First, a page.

After it hears this argument, the court will grant asylum or send your case back to immigration court. However, you should be aware that it will probably be quite some time before the court issues this decision — in fact it may take a few years, depending on where you live and which court hears the case. The last option you will have if confronted with another denial, is to appeal to the U.S. Supreme Court. However, there is no guarantee the court will agree to take the case. Generally, you will have better odds if your asylum case involves a legal issue raised in other asylum cases throughout the country, but it is still relatively unlikely that the Supreme Court will hear your case.
So far, we have discussed your options if your asylum application is referred. But what can you do if you get a Notice of Intent to Deny?
You’ll get this type of notice if you are still “in status,” and the officer who initially reviews your application, decides you don’t qualify for asylum. This simply means that you must submit more material to support your application, because the asylum officer does not believe you have met your burden of proving your case. This Notice of Intent to Deny (NOID) will explain the reasoning for the denial of your application. You will have 16 days to respond to this NOID, in an effort to overturn their decision. Be sure to provide the information requested by the asylum office, because failure to do so will result in the denial of your asylum application. If you do a good job responding to a NOID, by providing additional evidence that supports your eligibility, you can get your asylum claim granted in many circumstances. Or you could get a final denial.
If you get a final denial following a Notice of Intent to Deny, historically you wouldn’t have had access to any further legal recourse, because the immigration court doesn’t hear cases in which applicants still have legal status. You would simply go back to living on whatever legal nonimmigrant status you have. You would be able to try to apply for asylum again once you fell out of status, but it can be hard to get the Asylum Office to consider second applications; unless you can prove unusual or extraordinary circumstances that directly affect your eligibility.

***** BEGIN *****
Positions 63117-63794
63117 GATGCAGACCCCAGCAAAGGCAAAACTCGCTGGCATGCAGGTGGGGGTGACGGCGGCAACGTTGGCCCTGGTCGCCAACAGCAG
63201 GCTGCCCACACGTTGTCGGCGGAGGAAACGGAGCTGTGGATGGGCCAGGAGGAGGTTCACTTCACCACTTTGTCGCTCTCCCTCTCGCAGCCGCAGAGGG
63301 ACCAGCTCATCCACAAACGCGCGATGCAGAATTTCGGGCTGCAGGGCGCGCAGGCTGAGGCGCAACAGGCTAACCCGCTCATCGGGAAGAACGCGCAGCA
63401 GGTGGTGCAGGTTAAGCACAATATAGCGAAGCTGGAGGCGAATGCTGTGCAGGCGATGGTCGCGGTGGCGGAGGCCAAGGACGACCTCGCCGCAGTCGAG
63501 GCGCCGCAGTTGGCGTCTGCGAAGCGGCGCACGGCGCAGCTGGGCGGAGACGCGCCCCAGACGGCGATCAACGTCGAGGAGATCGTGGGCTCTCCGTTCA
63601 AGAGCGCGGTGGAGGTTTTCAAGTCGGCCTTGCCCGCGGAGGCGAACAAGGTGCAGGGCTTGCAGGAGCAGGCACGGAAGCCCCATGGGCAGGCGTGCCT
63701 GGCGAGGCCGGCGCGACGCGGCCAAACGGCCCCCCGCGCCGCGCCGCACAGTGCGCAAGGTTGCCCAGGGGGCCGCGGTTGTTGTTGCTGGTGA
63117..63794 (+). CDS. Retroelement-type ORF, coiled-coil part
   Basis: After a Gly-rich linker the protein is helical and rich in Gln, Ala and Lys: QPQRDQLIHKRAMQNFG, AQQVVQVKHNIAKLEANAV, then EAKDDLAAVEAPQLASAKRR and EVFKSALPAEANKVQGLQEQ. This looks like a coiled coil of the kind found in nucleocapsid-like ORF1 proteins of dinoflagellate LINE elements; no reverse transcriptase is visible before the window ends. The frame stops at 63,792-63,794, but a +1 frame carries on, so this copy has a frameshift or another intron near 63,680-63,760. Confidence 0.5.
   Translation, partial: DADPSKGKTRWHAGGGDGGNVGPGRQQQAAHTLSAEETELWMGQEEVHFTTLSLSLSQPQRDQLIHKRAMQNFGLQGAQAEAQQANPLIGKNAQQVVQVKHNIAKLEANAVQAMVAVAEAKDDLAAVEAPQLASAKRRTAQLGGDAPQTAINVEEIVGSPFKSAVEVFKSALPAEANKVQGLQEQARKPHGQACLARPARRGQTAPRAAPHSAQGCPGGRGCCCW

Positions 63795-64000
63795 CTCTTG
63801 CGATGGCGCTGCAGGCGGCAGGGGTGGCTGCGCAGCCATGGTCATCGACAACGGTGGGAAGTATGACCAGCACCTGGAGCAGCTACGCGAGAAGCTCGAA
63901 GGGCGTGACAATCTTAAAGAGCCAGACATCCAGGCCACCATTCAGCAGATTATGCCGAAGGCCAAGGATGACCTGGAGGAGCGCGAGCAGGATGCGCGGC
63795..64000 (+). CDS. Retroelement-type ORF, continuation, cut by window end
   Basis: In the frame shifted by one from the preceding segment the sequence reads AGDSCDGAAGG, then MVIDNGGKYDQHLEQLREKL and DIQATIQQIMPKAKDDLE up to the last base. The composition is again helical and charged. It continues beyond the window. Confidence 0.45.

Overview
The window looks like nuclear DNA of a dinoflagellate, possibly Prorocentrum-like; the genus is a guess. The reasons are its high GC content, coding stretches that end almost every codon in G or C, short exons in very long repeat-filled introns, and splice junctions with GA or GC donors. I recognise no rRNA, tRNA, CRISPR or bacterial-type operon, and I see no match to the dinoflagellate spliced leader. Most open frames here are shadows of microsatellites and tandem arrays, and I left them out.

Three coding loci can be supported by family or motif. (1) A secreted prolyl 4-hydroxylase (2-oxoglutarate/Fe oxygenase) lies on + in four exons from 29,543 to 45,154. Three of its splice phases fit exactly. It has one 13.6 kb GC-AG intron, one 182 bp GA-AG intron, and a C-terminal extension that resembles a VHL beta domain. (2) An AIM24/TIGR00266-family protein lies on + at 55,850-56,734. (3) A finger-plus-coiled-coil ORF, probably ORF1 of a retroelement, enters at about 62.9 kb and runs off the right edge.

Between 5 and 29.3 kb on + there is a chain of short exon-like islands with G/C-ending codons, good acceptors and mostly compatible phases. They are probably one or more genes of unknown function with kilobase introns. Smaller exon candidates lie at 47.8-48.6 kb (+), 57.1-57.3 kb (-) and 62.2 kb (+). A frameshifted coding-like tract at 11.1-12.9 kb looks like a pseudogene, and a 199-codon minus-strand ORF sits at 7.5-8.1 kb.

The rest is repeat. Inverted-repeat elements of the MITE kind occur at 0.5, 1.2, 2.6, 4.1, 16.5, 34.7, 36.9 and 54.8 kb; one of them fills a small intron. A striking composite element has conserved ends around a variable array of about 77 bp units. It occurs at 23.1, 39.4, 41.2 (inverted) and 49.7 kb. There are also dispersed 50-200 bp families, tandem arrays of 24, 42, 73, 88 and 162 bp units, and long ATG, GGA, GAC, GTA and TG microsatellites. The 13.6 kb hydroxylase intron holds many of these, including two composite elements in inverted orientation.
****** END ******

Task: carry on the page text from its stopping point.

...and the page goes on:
This was historically the case for denied asylum applicants who had valid legal status. Recently however, with the USCIS Policy Memorandum (PM-602-0050.1) published on June 28th, 2018, it seems that there may be some further discretionary legal recourse available; to denied asylum applicants in valid status, sometimes. The language in this document says that, basically the USCIS will allow denied asylum applicants who are in valid status, to have Notices to Appear (NTA) (for removal proceedings), issued to them for when they fall out of status. This is discretionary and USCIS does not have to agree to do this for any given applicant. The asylum applicant will have to request an NTA in writing, and it is up to USCIS whether they will give them this. What this means however, is that if USCIS gives a denied applicant this discretionary NTA (for when they are out of status), it means they can get their asylum case heard again in Immigration Court (once they are out of status). They would get to thus live in the United States on their valid status until it expires, and then go through the process referenced above in the “referrals” section. Meaning, if the Immigration Judge denies them asylum relief (and/or withholding of Removal and Convention Against Torture protection), they would have the appeal options previously discussed; and at the very least, more time in the United States. It is very important to emphasize that this is a very new discretionary policy change, and nobody knows exactly how often and when, USCIS will provide this type of legal recourse to denied affirmative asylum applicants who are in valid status.
In summary, finding out that your case has been referred does not mean that it has actually been denied. It will automatically be sent to Immigration Court, where an Immigration Judge will hear your case newly. If the Immigration Judge denies your asylum, you may also appeal to the BIA, and possibly U.S. federal courts. A Notice of Intent to Deny is simply a request for more information sent to you if you still have legal status, but if they believe that you do not qualify for asylum (based on the submitted evidence). Failure to submit the requested information will result in the denial of your application, so you should always respond to a Notice of Intent to Deny. If you respond well enough, you may very well be given asylum. In either case, it is important to consult a qualified immigration attorney, so that you may have the best chances of success.